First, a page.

What is Gestalt Language?

What is Gestalt Language Processing?

Gestalt Language Processing: a form of language development that moves from whole, memorized phrases to single words. These scripts or Gestalts come from movies, videos, and things overheard and memorized. A style of language development with predictable stages that begins with production of multi-word “gestalt forms” and ends with production of novel utterances. (ASHA 2021)

Delayed Echolalia: utterances that are repeated after a significant delay (Prizant & Rydell, 1984). Echolalia is prevalent among individuals with ASD who are verbal and may remain as part of their verbal behavior for some time (Fay, 1969).

Naturalistic Language Acquisition (NLA): a framework developed by Marge Blanc to move from delayed echolalia to self-generated speech. (Blanc 2012).

Analytic Language Acquisition (ALA): a form of language development that moves from single words to sentences. This it the most common type of language development. (Prizant & Rydell, 1984).

Anecdotes from my Household

☃️ “Do you want to build a snowman?” Lucas, age 6 standing near a window putting on gloves. His siblings playing outside.

✔️This was a stage 1 Gestalt in Natural Language Acquisition.

📚 Even though I already had more than a decade of experience as an SLP under my belt, I had no idea what NLA or Gestalts were. Our doctors and therapists wanted me to do this and that…and my Mom-gut said “NO.”

❓ Why did this feel wrong? When he was Anna…I became Elsa. I didn’t pull out a sentence strip and parrot “I Want Snowman”…. I said “Go away, Anna….” And he smiled SO big. He looked me right in the eye like “you get it!” Alexandria (@meaningfulspeech calls this “bingo eye contact”).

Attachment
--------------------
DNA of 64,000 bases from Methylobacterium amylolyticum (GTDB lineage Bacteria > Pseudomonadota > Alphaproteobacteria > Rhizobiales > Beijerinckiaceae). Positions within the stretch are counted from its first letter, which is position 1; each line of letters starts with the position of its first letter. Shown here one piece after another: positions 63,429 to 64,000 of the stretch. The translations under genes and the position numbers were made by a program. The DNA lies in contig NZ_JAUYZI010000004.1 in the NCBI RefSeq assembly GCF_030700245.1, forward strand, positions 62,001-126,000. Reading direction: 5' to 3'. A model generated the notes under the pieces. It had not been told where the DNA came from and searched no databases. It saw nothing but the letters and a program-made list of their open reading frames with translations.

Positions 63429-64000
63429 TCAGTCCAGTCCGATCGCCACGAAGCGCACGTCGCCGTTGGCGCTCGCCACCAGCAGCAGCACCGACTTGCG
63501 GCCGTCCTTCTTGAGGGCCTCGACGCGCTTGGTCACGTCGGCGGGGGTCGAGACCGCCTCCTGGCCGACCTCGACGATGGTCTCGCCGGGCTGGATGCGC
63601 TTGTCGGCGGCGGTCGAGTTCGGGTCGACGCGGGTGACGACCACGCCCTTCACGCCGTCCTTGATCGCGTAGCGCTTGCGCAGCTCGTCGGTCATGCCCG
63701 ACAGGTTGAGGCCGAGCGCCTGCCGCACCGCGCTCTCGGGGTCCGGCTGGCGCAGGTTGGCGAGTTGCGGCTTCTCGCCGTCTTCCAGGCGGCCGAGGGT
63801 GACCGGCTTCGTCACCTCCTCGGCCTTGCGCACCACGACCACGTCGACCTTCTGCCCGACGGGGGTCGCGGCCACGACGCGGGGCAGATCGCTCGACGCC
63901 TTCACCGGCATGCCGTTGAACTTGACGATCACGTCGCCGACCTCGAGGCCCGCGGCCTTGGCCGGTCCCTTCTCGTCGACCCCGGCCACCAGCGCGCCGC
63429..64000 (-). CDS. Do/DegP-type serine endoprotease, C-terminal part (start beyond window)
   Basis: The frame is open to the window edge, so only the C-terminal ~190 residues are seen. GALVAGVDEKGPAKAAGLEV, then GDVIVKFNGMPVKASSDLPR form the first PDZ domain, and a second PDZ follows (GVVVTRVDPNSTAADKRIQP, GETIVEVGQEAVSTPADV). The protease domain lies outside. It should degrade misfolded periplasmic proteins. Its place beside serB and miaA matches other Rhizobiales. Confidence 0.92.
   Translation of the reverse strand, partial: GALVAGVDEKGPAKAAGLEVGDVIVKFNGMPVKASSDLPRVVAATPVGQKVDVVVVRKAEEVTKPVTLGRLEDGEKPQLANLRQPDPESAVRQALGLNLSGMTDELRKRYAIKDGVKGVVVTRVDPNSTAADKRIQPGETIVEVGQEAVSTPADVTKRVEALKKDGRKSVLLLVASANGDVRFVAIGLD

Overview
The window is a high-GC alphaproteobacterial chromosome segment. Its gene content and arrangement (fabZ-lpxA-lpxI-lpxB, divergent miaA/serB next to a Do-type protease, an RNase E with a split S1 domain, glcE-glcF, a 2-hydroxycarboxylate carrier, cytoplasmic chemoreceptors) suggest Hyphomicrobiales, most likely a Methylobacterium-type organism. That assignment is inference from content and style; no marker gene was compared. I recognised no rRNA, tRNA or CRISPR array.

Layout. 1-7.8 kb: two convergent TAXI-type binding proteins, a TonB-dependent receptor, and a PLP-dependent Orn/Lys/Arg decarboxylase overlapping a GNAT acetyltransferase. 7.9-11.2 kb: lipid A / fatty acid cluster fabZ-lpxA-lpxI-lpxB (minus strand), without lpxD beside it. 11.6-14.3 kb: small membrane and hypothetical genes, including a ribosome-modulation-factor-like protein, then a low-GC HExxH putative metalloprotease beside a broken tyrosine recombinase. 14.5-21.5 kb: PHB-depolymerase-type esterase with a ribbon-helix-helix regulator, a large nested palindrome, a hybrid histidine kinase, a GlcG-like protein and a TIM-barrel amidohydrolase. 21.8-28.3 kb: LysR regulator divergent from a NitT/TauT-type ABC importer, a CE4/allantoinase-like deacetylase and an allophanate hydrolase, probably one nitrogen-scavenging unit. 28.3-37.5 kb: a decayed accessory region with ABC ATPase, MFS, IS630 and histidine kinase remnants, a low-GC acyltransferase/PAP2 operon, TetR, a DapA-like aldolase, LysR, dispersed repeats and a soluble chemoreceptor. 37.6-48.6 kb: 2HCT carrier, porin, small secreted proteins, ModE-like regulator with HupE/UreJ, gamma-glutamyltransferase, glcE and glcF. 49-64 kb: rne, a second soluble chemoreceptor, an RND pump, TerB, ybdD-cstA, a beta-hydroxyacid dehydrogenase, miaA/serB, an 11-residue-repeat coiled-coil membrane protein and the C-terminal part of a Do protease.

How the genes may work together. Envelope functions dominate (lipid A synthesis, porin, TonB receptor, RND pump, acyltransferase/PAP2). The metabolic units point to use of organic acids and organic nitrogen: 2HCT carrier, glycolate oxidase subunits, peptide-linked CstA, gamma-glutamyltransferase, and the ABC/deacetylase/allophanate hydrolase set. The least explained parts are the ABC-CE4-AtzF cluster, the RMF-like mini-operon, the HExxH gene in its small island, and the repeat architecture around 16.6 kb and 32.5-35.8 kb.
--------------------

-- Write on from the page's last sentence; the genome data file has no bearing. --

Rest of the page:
👁 Sometimes autistic children make better eye contact than me…when I’ve found a way into their world. When I’ve recognized their interests. When I’ve stopped trying to force things.

❄️ So I shared that my son is a Gestalt Language Processor. I’m going to keep sharing about that…because I think we all might need some real life examples (including me).

❓Why was Lucas inside while his siblings were outside?

❌ “No like a snow.” For Lucas, this was a stage 4 gestalt. It sounds immature, but in hindsight….this was exciting. It was an original sentence. He thought of it. It was grammatically incorrect, so I know it was his own self-generated speech.

☃️ So now, Lucas and I stay inside when it snows, unless he tells me otherwise.

I have a lot of un-therapy to do. Our gestalts are all over the map. Varying day to day. I didn’t know what I was doing….and his team didn’t know about NLA either. Why should they? No one taught us this in school!

🤩 We had an IEP meeting yesterday. Gestalt Language Processing with specific examples was written into his IEP for the first time. His amazing SLP researched and came up with a better explanation in writing than I could have done. Don’t be afraid to let your child’s team know. A good team will research and put it on there.

✔️ I listed NLA and wrote goals for moving through stages on a medical POC this week. The plan was approved by Medicaid. Don’t be afraid to start doing this. The research is there…and it’s the right thing to do.

NLA Stages (Blanc, 2012; Zachos 2021)

What do Gestalt Language Processors Need from Speech Therapy?

Speech therapists need to learn ways to help children move from stage 1 to stage 4. We can do this by modeling and teaching lots of scripts, until they are able to be mitigated. You can learn more about this from the Naturalistic Language Course put together by Alexandria Zachos of Meaningful Speech.

For me, the saddest mitigation I’ve heard from my own child was “I’m working for dinner.” This likely meant “I’m hungry”. Because he’s been conditioned to do this by someone who is working with him, he carried it into the home setting and used it as a way to communicate to me that he was hungry. This is an example of a Stage 2 mitigation. “I’m working for + dinner”.